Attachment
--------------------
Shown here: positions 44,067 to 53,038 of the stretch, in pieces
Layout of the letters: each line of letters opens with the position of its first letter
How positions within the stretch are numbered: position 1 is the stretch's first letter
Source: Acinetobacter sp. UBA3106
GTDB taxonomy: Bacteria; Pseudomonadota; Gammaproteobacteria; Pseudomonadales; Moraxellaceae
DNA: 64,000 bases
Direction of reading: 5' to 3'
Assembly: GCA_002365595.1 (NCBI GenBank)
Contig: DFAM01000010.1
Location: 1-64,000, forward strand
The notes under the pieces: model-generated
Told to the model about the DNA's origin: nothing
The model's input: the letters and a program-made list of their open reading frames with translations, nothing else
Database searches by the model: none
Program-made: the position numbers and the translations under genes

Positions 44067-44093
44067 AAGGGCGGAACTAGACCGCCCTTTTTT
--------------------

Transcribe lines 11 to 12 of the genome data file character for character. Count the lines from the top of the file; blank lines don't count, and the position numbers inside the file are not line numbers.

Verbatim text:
The notes under the pieces: model-generated
Told to the model about the DNA's origin: nothing